Jail for North Walsham man who wanted to ‘end it all’ and caused serious crash

A man was jailed yesterday for causing a serious crash after a judge told him he had shown no concerns for road safety and caused a couple to believe they were going to die.

Jonathan Spray, 40, who told police he wanted 'to end it all,' drove his Honda on the wrong side of the A149 at Worstead in March, Norwich Crown Court was told.

Kevin Eastwick, prosecuting, read a statement from Barry Dorrington and his partner Amanda Davies, in which they described the moment of impact as 'happening in slow motion' after Mr Dorrington had to stamp on his brakes to avoid crashing.

'Mrs Davies remembers the man looking at their vehicle with his hands on the steering wheel and as Mr Dorrington pulled the car to the left to avoid a collision, the corners of the two cars collided,' he said.

'Their Range Rover hit an old-fashioned wooden telegraph pole and she thought the Honda driver was dead.'

Mr Dorrington heard Spray calling for help and when he went over to him, Spray said: 'Sorry mate it was my fault. I've had a bad day and no one likes me.'

When police arrived on the scene Spray went on to say he had 'lost everything' and was breathalysed.

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All three were taken to hospital where Spray refused to give a blood sample.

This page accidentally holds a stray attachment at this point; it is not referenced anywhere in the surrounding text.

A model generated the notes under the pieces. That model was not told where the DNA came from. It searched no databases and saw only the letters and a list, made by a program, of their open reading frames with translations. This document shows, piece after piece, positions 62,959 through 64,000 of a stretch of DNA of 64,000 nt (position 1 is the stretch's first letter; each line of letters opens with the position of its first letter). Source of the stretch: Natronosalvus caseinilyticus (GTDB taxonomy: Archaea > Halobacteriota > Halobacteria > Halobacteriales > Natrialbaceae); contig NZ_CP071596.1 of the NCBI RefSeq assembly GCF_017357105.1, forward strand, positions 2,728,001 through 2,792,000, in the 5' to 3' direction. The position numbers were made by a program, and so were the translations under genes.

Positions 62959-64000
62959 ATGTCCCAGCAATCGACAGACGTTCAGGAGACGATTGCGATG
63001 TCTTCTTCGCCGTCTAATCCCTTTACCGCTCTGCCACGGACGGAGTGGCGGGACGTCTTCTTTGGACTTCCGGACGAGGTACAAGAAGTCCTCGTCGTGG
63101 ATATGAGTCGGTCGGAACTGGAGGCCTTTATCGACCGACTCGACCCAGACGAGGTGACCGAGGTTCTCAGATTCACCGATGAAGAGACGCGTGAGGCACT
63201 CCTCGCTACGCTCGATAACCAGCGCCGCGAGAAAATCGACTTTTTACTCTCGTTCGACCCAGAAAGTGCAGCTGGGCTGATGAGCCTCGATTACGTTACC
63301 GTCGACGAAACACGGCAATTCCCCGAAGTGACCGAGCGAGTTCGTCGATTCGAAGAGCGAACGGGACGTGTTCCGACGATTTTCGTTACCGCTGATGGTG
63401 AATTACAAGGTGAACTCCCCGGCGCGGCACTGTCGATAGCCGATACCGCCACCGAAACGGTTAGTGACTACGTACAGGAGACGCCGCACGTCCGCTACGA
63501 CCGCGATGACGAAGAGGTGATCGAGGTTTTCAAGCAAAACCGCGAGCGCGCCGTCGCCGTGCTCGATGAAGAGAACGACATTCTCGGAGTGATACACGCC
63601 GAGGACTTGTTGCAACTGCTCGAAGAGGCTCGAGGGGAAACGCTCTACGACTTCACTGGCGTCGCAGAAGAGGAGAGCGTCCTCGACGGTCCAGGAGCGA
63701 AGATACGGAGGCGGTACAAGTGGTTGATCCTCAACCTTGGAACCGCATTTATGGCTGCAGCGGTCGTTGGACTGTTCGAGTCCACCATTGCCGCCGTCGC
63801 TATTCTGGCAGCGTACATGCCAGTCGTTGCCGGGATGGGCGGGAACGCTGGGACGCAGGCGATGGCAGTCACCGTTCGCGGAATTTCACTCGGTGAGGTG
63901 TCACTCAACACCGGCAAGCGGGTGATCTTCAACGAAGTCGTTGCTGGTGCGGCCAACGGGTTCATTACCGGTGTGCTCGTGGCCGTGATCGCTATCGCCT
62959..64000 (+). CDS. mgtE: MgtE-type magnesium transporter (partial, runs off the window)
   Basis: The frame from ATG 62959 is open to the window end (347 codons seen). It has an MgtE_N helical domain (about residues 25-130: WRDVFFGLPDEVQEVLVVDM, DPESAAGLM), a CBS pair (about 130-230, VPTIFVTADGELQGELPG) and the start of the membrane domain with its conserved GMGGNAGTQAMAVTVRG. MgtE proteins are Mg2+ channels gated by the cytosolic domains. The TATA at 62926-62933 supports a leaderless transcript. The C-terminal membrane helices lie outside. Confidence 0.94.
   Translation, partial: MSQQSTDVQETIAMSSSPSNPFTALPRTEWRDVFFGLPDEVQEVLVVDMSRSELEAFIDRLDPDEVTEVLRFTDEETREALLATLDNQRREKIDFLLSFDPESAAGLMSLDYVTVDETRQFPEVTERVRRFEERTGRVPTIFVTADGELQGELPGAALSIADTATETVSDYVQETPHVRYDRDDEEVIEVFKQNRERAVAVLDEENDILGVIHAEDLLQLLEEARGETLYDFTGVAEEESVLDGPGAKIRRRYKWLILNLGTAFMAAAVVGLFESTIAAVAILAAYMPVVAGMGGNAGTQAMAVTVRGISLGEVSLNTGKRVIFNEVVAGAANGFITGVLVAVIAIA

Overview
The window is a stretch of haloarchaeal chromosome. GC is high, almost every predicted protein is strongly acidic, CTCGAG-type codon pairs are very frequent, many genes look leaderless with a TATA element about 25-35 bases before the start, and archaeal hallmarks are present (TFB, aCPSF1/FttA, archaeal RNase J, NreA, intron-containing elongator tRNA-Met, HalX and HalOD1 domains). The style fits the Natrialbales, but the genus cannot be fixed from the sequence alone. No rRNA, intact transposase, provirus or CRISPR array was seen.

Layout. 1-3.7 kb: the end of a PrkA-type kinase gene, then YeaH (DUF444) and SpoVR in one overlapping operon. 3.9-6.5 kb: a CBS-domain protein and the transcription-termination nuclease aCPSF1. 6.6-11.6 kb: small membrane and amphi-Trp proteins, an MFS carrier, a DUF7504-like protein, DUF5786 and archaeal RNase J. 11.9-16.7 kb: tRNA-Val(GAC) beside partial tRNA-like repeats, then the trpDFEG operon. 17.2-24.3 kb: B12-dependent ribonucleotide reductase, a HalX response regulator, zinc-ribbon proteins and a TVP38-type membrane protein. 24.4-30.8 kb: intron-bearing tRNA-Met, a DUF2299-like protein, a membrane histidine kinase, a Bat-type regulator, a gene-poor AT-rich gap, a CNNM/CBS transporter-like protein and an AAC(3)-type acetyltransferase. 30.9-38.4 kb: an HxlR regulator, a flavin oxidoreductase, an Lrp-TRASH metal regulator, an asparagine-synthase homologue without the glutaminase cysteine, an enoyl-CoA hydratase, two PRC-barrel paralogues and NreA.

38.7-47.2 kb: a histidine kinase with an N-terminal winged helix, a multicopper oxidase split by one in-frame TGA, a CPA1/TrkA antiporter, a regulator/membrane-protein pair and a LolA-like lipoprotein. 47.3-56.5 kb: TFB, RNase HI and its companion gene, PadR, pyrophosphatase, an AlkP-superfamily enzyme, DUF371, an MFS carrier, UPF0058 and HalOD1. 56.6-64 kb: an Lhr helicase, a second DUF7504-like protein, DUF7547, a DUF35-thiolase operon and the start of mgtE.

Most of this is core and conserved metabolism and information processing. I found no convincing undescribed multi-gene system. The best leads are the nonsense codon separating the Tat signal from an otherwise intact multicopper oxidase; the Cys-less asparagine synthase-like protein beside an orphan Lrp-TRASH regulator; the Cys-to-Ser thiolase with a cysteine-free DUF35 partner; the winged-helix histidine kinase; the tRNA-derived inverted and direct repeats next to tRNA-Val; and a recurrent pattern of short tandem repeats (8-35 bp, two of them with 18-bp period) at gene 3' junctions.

The crash caused �11,250 of damage to the couple's car and Mrs Davies suffered burns to her abdomen from the air bag, whiplash, a knee injury and bruising to her torso. She is still suffering from flashbacks.

During interview with road traffic officers, Spray, of Birch Close, North Walsham, denied deliberately driving into the car but added: 'I want to be free, I want to end it all, I want to die'.

But he denied it was an attempted to commit suicide.

Michael Clare, for Spray, said since the accident he had 'completely turned his life around'.

He now works full-time as a care assistant, recently got engaged, regularly attends Alcoholics Anonymous meetings and medical appointments, and takes medication for stress and depression.

Mr Clare added that he was a man of previous good character and his main focus in life was his 11-year-old daughter.

But recorder Katherine Moore said Spray had shown no regard for other people's safety and highlighted previous road traffic offences including fixed penalties in 2008 and 2009 for speeding and driving while using a mobile.

'You are clearly a family man who is devoted to his child,' she said. 'That should mean you, more than anyone else, is concerned about road safety. Both passengers thought they were going to die – you were coming straight for them.

'There was nothing Mr Dorrington could do and it was good fortune no one died.

'All this is worse because you were under the influence of alcohol.'

Spray pleaded guilty to dangerous driving and failure to provide a sample. He received concurrent sentences of 13 months imprisonment and was disqualified from driving for two years.

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